SPARTANBURG — Catholic families feeling the strain of the world chipping away at their faith have been thrown a lifeline, and it is called FAMILIA.
Family Life in America (FAMILIA) is an international Catholic lay apostolate of the church that arms people with the knowledge that it takes to defend their beliefs in an increasingly unbelieving society.
Started in 1993 by concerned Catholics, FAMILIA has active programs in most of the states, as well as Canada, New Zealand and Australia. The program fosters the development of religious, moral, psychological and social values in the family. It helps parents develop a strong, harmonious family structure, fosters an awareness of the need for Christ and the church in daily family life, and promotes the teachings of the church about marriage and the family.
FAMILIA was introduced to South Carolina last year at Jesus Our Risen Savior Church. Neil Johnson participated in that first year and said he can now convey the church’s position on many issues and feels more comfortable with his faith.
“I’m more knowledgeable now,” he said. “I’ve never really used the catechism before. I’ve never read encyclicals before. But now I feel I can get the facts about our faith.”
Steve Miller, a FAMILIA trainer, said the program helps lay the groundwork for the church’s beliefs. Groups study documents of the church, rely on the catechism and reflect on Gospel readings. Participants then apply those insights to their daily lives.
FAMILIA teaches men to be spiritual leaders in their families and the workplace. It shows women how to nurture faith within their families and helps them understand their demanding but rewarding roles as wives and mothers.
Men and women meet separately in Family Life teams, twice a month. The teams talk about marriage, family, faith, and the church’s role in helping parents raise their children. Animators keep discussions on track and heading in a positive direction.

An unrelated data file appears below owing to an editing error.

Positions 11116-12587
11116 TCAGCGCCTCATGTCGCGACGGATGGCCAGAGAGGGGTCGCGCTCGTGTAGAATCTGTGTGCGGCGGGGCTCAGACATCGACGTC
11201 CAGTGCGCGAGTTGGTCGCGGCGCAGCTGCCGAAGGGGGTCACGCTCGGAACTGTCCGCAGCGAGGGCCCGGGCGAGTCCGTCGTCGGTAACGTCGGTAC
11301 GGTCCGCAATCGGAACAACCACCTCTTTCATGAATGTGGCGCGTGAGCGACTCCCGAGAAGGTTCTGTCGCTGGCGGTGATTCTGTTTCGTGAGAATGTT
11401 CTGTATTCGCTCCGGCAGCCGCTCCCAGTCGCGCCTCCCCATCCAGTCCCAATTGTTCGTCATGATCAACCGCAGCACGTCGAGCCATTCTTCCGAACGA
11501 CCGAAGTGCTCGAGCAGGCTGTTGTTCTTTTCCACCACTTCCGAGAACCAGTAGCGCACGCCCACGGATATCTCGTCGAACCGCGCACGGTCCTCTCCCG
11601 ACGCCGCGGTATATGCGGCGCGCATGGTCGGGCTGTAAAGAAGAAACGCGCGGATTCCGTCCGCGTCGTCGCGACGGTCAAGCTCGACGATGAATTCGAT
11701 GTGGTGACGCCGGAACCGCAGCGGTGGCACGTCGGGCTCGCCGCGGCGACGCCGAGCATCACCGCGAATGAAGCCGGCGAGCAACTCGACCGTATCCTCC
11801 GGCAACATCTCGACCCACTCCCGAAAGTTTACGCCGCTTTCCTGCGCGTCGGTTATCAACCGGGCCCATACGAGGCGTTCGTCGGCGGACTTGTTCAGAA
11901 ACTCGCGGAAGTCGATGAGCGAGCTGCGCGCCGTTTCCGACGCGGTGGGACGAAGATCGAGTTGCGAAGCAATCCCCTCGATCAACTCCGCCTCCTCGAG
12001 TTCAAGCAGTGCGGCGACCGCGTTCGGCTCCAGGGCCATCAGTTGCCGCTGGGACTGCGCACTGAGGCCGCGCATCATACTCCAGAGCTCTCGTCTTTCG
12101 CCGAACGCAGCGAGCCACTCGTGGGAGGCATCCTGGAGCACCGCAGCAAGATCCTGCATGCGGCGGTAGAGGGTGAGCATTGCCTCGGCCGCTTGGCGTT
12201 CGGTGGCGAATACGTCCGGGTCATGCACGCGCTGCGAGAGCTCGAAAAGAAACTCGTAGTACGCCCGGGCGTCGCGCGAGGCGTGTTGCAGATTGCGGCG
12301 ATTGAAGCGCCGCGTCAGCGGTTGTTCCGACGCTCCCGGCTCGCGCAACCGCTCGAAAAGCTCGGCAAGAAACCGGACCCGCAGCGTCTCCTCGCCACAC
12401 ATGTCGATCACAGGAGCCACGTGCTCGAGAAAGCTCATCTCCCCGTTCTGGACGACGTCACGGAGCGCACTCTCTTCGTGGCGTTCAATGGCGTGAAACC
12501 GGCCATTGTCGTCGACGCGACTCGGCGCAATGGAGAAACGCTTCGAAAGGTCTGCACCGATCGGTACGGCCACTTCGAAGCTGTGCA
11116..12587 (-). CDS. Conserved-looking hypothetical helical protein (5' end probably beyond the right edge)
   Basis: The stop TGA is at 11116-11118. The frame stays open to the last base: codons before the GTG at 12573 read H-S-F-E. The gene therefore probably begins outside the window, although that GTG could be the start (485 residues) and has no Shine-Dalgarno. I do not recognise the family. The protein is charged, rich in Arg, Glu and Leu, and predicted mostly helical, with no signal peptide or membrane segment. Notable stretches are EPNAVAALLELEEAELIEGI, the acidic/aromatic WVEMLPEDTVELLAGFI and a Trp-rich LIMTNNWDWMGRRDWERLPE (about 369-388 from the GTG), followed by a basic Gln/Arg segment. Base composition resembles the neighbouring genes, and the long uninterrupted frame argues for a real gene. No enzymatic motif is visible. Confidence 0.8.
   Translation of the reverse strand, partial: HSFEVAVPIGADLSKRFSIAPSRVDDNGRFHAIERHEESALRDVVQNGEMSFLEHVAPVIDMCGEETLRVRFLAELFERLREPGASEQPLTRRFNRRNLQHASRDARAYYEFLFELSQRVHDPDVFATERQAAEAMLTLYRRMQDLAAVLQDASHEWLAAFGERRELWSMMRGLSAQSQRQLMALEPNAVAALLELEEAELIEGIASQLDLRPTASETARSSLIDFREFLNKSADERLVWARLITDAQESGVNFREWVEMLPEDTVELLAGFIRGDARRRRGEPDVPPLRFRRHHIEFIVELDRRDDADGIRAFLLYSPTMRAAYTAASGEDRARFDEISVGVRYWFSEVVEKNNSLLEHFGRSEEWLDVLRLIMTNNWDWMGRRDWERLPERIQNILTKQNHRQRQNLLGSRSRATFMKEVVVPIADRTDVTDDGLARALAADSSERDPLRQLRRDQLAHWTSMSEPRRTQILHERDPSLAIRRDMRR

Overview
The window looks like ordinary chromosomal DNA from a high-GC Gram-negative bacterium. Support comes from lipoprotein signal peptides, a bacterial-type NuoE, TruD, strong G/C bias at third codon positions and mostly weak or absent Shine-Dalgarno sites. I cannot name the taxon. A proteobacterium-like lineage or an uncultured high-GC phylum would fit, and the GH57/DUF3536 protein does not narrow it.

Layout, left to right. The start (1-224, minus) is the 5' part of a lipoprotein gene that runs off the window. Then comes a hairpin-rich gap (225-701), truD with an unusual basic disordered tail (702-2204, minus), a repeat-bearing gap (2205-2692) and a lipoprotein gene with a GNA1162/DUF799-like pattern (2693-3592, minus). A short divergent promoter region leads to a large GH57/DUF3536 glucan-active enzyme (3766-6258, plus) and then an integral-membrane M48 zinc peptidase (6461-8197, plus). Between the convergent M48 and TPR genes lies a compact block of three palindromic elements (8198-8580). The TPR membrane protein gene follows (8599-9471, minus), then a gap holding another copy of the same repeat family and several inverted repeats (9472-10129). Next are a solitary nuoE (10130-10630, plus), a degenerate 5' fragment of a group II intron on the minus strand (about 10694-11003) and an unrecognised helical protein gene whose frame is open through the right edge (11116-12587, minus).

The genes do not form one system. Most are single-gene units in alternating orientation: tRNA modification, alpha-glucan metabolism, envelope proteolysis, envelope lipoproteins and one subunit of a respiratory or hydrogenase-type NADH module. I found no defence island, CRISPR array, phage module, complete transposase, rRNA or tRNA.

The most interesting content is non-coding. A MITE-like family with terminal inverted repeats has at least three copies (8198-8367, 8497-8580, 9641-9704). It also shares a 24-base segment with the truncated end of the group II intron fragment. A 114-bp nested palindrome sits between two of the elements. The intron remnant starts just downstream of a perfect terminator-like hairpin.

Kathy Lynch thought FAMILIA would be a good way to meet people with younger children. As it turned out, the lessons helped her deal with issues her older children were having.
“I have a daughter who is engaged,” Lynch said, adding that her daughter was feeling peer pressure not to get married, but to cohabitate.
She credits FAMILIA with helping her show her daughter the blessings of marriage, which in turn helped her daughter stand up to the peer pressure and even explain the blessings of marriage to her friends.
In order to bear fruit, FAMILIA takes commitment from its members.
“It’s not a touchy-feely program,” Miller said. “The readings are not simple, so it does require some thinking, some preparation and some time. It has allowed me to go into depth on some of the encyclicals and the Second Vatican Council.”
Miller meets with designated parish animators once a month to review the prepared course material. In turn, the animators become the facilitators for their family life teams.
Tina Andress, who helped spearhead the program at Jesus Our Risen Savior, said many people in FAMILIA have come to understand the incredible riches of the sacrament of matrimony. They have walked away with a better understanding of their faith and have a renewed appreciation for the Mass and the sacraments.
She said they have learned as parents and spouses how to help their families grow in holiness and that many have discovered how to go deeper in their prayer lives. Because of this, she said, many desire to become more involved in parish life.
FAMILIA runs September through May. It hosts information nights and accepts registrations for year-one and year-two family life teams before the end of the first year.
Registration is currently being accepted for the fall program. For men, the focus of the second year will be Christian marriage, and for women, the Blessed Mother and the dignity of motherhood.
For more information
Contact Greg and Tina Andress at (864) 476-9613 or email@example.com.